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Al Young Studios Newsroom


Early winter pleasures

By



Photographs by Elspeth Young
At "The Violent Study Club," one of Betsy's planned poetry readings on a snowy night was James Russell Lowell's The First Snowfall (Betsy refers to it by it's first line in Betsy's Wedding).  It's a lovely, touching poem, and we include the first four stanzas here not only in salute to Betsy and Lowell, but to the first major snowfall of the season that's been "heaping field and highway" since about noon today.  (It arrived a little early for the gloaming part, however.)

Also now part of our frost-chilled, late-autumn mornings is nice, warming cereal for breakfast, from which any leftovers are always welcome as enrichments for dark, rich wholegrain breads and comforting cakes.  One of our favorite treats-from-leftovers follows, and can use up anywhere from 1/4-cup to 1/2-cup of leftover farina (aka Cream of Wheat).  I think the 1/4-cup makes a better cake, but either version is terrific.

The First Snowfall by James Russell Lowell


The snow had begun in the gloaming,
And busily all the night
Had been heaping field and highway
With a silence deep and white.

Every pine and fir and hemlock
Wore ermine too dear for an earl,
And the poorest twig on the elm-tree
Was ridged inch deep with pearl.

From sheds new-roofed with Carrara
Came Chanticleer's muffled crow,
The stiff rails were softened to swan's-down,
And still fluttered down the snow.

I stood and watched by the window
The noiseless work of the sky,
And the sudden flurries of snow-birds,
Like brown leaves whirling by.

Double Chocolate Farina Cake by Nancy Young


This recipe adapts to use up to ½ cup of leftover farina.  The lesser amounts of whole wheat flour and cocoa are for the ¼-cup measurement, the greater amounts are for the ½ cup rendition.  Of course, more cocoa can be used if a darker-chocolate cake is preferred—and white flour can be used instead of whole wheat, but you'll need a bit more, perhaps 7/8 cup to 1¼ cups of all-purpose or unbleached.  If you like (and we often do as you can see by the photograph), the cake can be topped with some nuts and sugar before baking.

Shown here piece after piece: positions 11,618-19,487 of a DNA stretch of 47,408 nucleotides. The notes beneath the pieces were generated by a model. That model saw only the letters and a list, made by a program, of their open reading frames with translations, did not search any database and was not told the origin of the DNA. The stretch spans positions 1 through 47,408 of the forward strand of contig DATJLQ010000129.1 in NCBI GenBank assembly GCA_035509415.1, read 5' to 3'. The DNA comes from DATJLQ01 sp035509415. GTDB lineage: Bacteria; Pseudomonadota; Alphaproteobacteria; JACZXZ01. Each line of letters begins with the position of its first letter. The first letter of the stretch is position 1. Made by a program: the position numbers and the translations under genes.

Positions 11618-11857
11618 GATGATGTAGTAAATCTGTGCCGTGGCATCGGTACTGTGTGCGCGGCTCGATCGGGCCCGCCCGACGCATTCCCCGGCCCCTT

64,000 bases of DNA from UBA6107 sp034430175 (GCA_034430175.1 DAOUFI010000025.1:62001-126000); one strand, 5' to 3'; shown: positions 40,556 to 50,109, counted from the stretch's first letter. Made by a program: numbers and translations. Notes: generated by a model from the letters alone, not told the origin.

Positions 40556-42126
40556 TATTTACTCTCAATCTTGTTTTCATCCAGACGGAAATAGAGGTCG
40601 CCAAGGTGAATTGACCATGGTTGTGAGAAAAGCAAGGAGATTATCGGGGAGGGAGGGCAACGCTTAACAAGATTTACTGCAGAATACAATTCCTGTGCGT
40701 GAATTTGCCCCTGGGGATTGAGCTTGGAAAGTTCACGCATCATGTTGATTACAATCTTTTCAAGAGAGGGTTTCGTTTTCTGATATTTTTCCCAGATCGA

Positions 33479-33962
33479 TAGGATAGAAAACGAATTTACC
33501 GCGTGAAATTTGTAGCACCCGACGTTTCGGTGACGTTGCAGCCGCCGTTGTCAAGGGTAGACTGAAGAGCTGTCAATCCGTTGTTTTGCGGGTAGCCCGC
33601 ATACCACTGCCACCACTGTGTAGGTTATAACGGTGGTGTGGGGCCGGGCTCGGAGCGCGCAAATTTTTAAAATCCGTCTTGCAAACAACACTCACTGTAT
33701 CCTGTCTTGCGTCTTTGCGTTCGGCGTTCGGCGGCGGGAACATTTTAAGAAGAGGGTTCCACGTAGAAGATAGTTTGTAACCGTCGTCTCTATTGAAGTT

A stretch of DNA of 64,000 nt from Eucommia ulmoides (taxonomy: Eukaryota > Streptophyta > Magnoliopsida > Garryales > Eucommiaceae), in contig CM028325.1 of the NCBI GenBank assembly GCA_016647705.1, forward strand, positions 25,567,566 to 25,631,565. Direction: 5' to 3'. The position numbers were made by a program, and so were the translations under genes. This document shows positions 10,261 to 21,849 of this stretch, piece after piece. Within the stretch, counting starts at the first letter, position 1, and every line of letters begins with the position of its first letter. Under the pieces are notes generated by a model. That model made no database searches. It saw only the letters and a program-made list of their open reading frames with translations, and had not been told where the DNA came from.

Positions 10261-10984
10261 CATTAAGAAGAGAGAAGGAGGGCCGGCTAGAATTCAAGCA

½ cup butter
1 cup sugar
About ¼ to ½ cup cooked farina
2 eggs
1 teaspoon almond, vanilla or hazelnut flavoring or grated peel of 1 orange and 1 teaspoon vanilla
½ to ¾ cups cocoa
2 teaspoons baking powder
Pinch salt (optional)
¾ to 1 1/8 cups whole wheat flour
Up to ½ cup chocolate chips

Preheat oven to 350 degrees, and butter or pan spray any attractive cake form—round is probably best.  Cream together the butter, sugar, and farina in the bowl of a heavy-duty mixer until light.  Add eggs and choice of flavoring; mix well, add cocoa, and continue beating to a mousse-like consistency.  Keep family members from trying to eat it up at this stage—you, of course, as the cook may do as you like (if using ½ cup farina it will never achieve mousse-dom, but will still make a great cake).  Mix together baking powder, salt, if using, and flour, and beat lightly into mixture.  Fold-in chocolate chips and spoon into prepared pan.  Bake until cake tests clean—or almost clean, if you want a fudgier result— about 20 to 25 minutes for the smaller cake, 25 to 35 minutes for the larger mixture.  Allow to cool on wire rack.

Tags: Vol. 12 No. 6, 2012, Recipes by Nancy Young, Recommended reading

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